> In a nutshell: why?


    I dislike the use of lambda here, because it isn't very readable for most
    people, and readability counts. To actually understand what this code does, I
    had to rewrite it as I have below.

    To parse a statement using lambdas and figure out what it does, one almost *has*
    to assign a mental name to each lambda. Why should every reader of the code have
    to go to that effort, when the author of the code can do it once, and provide
    premade mental handles for every code reader to come after them?

    > And may I see the proposed "better" replacement for function composition.


    Moving to a programming world where whitespace and typed characters are so cheap
    as to be practically free:

    def compose(list_of_functions):
    def compose_pair(f, g):
    def composed_pair(x):
    f(g(x))
    return composed_pair
    return reduce(compose_pair, list_of_functions)

    The advantage of this version is that what it does is fairly obvious, even to
    someone that doesn't often use the term 'function composition' (like, say, me -
    I know what it means, but it doesn't spring to mind naturally).

    Moving on, I'd suggest that for any significant list of functions, the
    performance of the recursive version is going to be lousy, and I'd rewrite it
    with the iterative version:

    def compose(list_of_functions):
    application_order = reversed(list_of_functions)
    def composed(x):
    for f in application_order:
    x = f(x)
    return x
    return composed

    With this last version, even people that don't use functional programming at all
    can see immediately what the function is doing, including what the order of
    application is for the functions that combine to give the overall function
    composition (I had to go look up the precise operation of reduce() to be sure I
    had the order of application for function composition correct). The initial
    creation is going to be much faster (creating a single function object, rather
    than a big stack of them), and the actual invocation is going to be faster
    (since it's a simple iteration, rather than a big chain of recursive function
    calls).

    What are the disavantages of my final version?

    1. It will deeply offend the aesthetic sensibilities of any functional purists
    in the audience.

    2. It no longer directly implements the theoretical concept of function
    composition (although it has the same effect).

    From a real world programming point of view, though, it's self-documenting,
    runs faster and uses less memory, so it's really a pure win.

    Cheers,
    Nick.

    --
    Nick Coghlan | | Brisbane, Australia
    ---------------------------------------------------------------
    http://boredomandlaziness.skystorm.net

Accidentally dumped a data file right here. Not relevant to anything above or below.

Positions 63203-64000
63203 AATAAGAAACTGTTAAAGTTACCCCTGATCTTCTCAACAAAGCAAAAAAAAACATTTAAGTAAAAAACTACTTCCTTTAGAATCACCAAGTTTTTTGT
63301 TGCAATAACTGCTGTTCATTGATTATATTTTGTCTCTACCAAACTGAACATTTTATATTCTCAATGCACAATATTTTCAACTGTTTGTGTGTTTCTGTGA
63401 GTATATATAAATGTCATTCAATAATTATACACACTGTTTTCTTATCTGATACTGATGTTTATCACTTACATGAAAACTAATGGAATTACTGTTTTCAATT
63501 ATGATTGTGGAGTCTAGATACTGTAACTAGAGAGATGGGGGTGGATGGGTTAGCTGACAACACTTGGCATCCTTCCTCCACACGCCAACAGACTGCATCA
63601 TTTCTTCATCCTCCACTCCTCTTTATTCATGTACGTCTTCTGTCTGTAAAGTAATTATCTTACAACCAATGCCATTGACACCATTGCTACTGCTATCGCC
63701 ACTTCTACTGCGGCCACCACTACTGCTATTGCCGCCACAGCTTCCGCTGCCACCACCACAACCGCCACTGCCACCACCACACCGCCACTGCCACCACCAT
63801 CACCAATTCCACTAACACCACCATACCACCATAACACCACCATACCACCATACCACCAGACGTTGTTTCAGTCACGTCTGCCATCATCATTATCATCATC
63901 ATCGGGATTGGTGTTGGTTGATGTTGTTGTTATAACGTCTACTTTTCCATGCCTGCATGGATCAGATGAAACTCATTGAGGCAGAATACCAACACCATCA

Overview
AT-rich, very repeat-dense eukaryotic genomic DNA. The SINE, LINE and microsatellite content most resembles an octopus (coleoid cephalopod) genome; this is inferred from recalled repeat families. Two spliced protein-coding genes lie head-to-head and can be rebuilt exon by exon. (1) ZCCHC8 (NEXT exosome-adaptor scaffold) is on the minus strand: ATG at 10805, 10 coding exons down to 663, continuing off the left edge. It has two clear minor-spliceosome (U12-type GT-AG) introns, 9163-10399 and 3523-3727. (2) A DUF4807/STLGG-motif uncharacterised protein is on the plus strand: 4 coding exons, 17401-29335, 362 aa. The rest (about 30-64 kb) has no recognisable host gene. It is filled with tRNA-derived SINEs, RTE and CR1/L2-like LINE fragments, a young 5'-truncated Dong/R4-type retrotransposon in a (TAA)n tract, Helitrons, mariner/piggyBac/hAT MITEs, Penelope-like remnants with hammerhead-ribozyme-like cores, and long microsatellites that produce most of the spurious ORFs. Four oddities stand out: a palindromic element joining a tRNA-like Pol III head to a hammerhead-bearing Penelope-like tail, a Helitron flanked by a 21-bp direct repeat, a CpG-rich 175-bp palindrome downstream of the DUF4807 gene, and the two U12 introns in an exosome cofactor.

Nick Coghlan, Dec 21, 2004
    #18
  19. Nick Coghlan wrote:
    > def compose(list_of_functions):
    > application_order = reversed(list_of_functions)
    > def composed(x):
    > for f in application_order:
    > x = f(x)
    > return x
    > return composed


    reversed returns an iterator to the list in reverse order, not a copy of
    the list:

    >>> lst = range(10)
    >>> riter = reversed(lst)
    >>> list(riter)

    [9, 8, 7, 6, 5, 4, 3, 2, 1, 0]
    >>> list(riter)

    []

    so you either need to call reversed each time in 'composed' or copy the
    list and call reverse.

    Steve
     
    Steven Bethard, Dec 21, 2004
    #19
  20. Fredrik Lundh

    Nick Coghlan Guest

    Steven Bethard wrote:
    > Nick Coghlan wrote:
    >
    >> def compose(list_of_functions):
    >> application_order = reversed(list_of_functions)
    >> def composed(x):
    >> for f in application_order:
    >> x = f(x)
    >> return x
    >> return composed


    > so you either need to call reversed each time in 'composed' or copy the
    > list and call reverse.


    These iterator thingies sure are handy most of the time, but occasionally. . . I
    suspect the iterator (e.g. reversed()) vs list (e.g. sorted()) distinction is
    going to end up on a few of those 'Python Gotchas' pages.

    Ah well, at least I caught the 'return x' that was missing from my first draft
    version :)

    Corrected version:

    def compose(functions):
    application_order = list(functions)
    application_order.reverse()
    def composed(x)
    for f in application_order:
    x = f(x)
    return x
    return composed

    Cheers,
    Nick.

    P.S. For the curious:

    C:\>python -m timeit -s "x = range(10000)" "y = x[:]; y.reverse()"
    10000 loops, best of 3: 102 usec per loop

    C:\>python -m timeit -s "x = range(10000)" "y = list(x); y.reverse()"
    10000 loops, best of 3: 100 usec per loop

    C:\>python -m timeit -s "x = range(10000)" "y = list(reversed(x))"
    10000 loops, best of 3: 166 usec per loop

    --
    Nick Coghlan | | Brisbane, Australia
    ---------------------------------------------------------------
    http://boredomandlaziness.skystorm.net
     
    Nick Coghlan, Dec 21, 2004
    #20